Shelly Hawkes of Logan, Utah, reports: “The New Era provides resource material for my teenage son to use in family home evening. Last Monday, Harley finished a story on the power of the priesthood. I thought he was done, but he continued on to bear his testimony of priesthood power and how it blesses lives. That opened up a discussion of the situations that might give him the opportunity to bless others using the power of the priesthood he holds.”
Dale Nikolaus of Mesa, Arizona, tells of driving home with his football-playing son. “I discussed a recent New Era article comparing football and preparing for a mission. He sat quietly, staring out the window, not saying a word. I talked for a while and then drove quietly. While continuing to stare out the window he said, ‘Dad, keep talking. I’m listening.’ What sweeter words could a father want to hear?”
Teachers who read the New Era regularly find stories and quotations that enrich lessons and help explain principles on a teen level.
Leandra Snow, in Fresno, California, sometimes uses New Era articles in her early-morning seminary lessons. “The other day,” she writes, “I was looking through the latest issue and came across the article ‘Are You Saved by Grace or Works?’ Our lesson the next day was about Paul’s epistle to the Romans, and I knew that trying to explain grace and works to my students would be challenging. I felt inspired to read this article to my students, and they, in turn, understood the principle and felt the Spirit.”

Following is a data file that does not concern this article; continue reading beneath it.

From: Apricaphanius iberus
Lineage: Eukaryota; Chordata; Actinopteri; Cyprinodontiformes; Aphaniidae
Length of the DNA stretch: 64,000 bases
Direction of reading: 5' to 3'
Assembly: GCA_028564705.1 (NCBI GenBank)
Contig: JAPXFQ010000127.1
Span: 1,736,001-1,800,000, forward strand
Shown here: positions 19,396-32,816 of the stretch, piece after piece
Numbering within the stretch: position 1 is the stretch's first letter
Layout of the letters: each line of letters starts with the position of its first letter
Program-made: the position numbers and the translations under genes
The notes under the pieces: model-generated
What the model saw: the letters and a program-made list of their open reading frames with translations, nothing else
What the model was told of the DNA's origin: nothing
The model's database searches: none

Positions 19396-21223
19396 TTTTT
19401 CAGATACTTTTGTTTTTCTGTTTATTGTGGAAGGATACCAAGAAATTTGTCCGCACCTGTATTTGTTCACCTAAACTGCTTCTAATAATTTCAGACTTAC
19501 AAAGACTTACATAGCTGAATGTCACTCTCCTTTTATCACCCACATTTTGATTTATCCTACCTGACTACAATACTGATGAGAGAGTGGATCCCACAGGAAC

Feeling the Spirit, understanding the principles, seeing the examples of peers who live those principles—we want those things for our teens. And the New Era is good at helping to deliver them.
Many teens like to feel it’s their idea to read. Leave the magazine where they are likely to pick it up.
Be familiar with the contents each month. Casually point out articles about topics you know they are dealing with.
Use the magazine in family home evening and other teaching situations.
Don’t use the New Era as ammunition in a heated discussion or a discipline situation. (You might as well roll it up and swat them with it.)
Be patient. Don’t stop providing the New Era because they don’t seem to be reading it. Many teens ignore the magazine for some time and then pick it up in a moment of crisis and find just what they need.
Powerful messages from the First Presidency and other General Authorities
The ever-popular posters
Ideas for family home evening, devotionals, etc.
Suggestions for activities
Heart-warming personal stories of teens who overcome challenges
Practical ideas on everything from personal growth and better study habits to improving family relationships
Articles on challenging current issues: pornography, gambling, substance abuse, how to respond to those critical of the Church, and more.
Find the New Era online in the Gospel Library at www.lds.org.
Read more stories about how the New Era has blessed lives in the Gospel Library at www.lds.org, where you can also find the magazine online.
How to subscribe or give a gift subscription to any of the Church magazines:
In the U.S. and Canada
By phone: 800-537-5971
Outside North America
Please contact the nearest Church distribution center or a member of your bishopric or branch presidency.